3. Businesses going through an acquisition or merger – There are hundreds of considerations to be made when two companies are joined, and one of those considerations should be how communications are optimized for new personnel. This is an optimal time to transition to UC, as everyone can be trained at the same time, and it gives the company an opportunity to build cooperation between new coworkers.
  4. Businesses going through a divestment – It works the other way, too. When it’s time for a business to sell off assets or release a business group, it’s also time to address the company’s communications. During the aftermath, new teams will have to organize and personnel may be shuffled to new campuses. UC solutions ensure that this won’t disrupt the business’s productivity and cohesion, as employees can remain in close contact no matter how the divestment shakes out.
  5. Businesses with outdated or failing legacy systems – Legacy PBX or key systems are aging rapidly, meaning service interruptions are increasing in frequency. Also, outdated legacy systems are losing ground to VoIP and UC all the time, as they cannot provide most of the features that modern communication systems offer. Service interruptions cost money and will eventually frustrate customers that attempt to contact the business. UC solutions offer unmatched reliability, with uptime nearing 100 percent in most cases.
  6. Businesses struggling with their customer contact department – Legacy systems are hamstrung with low call volume, which drives up abandon rates as customers are met with an interminable wait. Abandon rates are a strong indicator of how effective a company’s communications are, and high rates should be taken seriously. Customers that abandon calls are likely to look elsewhere for service, bruising the company’s revenue and branding power. UC solutions give customers additional options for communicating with company personnel, and also allow customer agents to quickly work through calls. Together, this drives up call volume without the need to hire additional customer service reps.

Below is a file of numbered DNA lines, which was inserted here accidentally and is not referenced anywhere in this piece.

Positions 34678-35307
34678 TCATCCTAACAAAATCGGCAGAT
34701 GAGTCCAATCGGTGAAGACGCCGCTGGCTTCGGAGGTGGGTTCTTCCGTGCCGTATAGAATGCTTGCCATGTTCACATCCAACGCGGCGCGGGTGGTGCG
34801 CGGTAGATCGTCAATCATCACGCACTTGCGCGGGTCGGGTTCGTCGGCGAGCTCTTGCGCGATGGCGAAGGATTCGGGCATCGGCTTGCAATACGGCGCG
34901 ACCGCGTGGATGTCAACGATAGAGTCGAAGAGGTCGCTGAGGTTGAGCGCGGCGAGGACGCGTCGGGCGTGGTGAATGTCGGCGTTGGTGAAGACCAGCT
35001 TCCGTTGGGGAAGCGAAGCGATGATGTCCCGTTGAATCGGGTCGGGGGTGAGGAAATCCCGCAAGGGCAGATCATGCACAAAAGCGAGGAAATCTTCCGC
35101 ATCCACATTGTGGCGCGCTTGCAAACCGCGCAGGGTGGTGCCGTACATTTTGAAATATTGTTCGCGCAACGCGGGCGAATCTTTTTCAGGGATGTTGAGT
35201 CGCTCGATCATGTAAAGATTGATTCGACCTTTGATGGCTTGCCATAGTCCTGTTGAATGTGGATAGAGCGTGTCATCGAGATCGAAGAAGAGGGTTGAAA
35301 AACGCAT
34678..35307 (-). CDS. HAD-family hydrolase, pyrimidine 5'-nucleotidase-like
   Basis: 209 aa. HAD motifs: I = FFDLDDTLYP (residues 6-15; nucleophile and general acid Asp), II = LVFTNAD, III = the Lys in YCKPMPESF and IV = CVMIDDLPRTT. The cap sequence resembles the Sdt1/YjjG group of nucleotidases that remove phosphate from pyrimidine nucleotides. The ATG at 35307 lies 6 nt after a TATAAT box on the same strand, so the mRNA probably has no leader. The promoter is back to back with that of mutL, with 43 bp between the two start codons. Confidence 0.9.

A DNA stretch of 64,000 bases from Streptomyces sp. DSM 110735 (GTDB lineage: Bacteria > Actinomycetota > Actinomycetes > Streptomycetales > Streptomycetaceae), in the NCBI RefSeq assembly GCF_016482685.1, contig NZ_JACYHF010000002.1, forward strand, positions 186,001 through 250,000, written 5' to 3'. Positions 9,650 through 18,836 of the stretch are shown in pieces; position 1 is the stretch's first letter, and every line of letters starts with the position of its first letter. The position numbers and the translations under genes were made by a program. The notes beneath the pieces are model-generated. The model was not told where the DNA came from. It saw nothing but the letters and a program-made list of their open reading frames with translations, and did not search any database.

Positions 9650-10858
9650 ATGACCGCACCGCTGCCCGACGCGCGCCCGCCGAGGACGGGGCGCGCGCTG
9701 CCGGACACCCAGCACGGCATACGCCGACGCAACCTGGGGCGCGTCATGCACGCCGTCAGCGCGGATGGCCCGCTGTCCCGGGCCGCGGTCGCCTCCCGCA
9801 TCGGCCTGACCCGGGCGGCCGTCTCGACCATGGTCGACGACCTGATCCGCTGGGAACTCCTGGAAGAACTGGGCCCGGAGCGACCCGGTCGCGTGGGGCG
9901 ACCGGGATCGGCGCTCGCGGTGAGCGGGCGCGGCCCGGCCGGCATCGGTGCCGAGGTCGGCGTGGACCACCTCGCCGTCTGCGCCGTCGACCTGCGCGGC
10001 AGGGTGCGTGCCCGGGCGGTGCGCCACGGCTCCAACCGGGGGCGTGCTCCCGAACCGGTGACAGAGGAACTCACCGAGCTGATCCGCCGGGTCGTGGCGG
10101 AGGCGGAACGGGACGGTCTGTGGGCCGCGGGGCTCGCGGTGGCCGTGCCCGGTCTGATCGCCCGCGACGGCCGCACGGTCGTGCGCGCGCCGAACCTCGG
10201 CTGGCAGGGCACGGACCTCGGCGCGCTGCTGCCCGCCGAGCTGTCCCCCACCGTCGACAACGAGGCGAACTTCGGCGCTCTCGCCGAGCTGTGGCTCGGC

7. Businesses that need an unfailing backup plan – Companies cannot afford to go offline for any amount of time, but disasters do happen. When they do, they can knock out business processes for days. That is a nightmare, but one that can be avoided. The goal here is redundancy, and UC solutions are designed with redundancy in mind. With redundancy, backup services are utilized as soon as an outage is detected. The effect is one of uninterrupted service.
  8. Businesses that need to keep their remote employees linked – Telecommuting is one of the fastest growing trends in the corporate world, as companies compete to offer superior work/home balance to their employees. Telecommuting brings obvious cost savings, as space and resources don’t have to be dedicated to remote employees. The challenge, though is keeping these remote employees on the same page as everyone else. UC is the most adaptable form of enterprise communications available, and that flexibility may be crucial in providing uniform service to remote locations. This is something that traditional carriers have extreme difficulty in providing.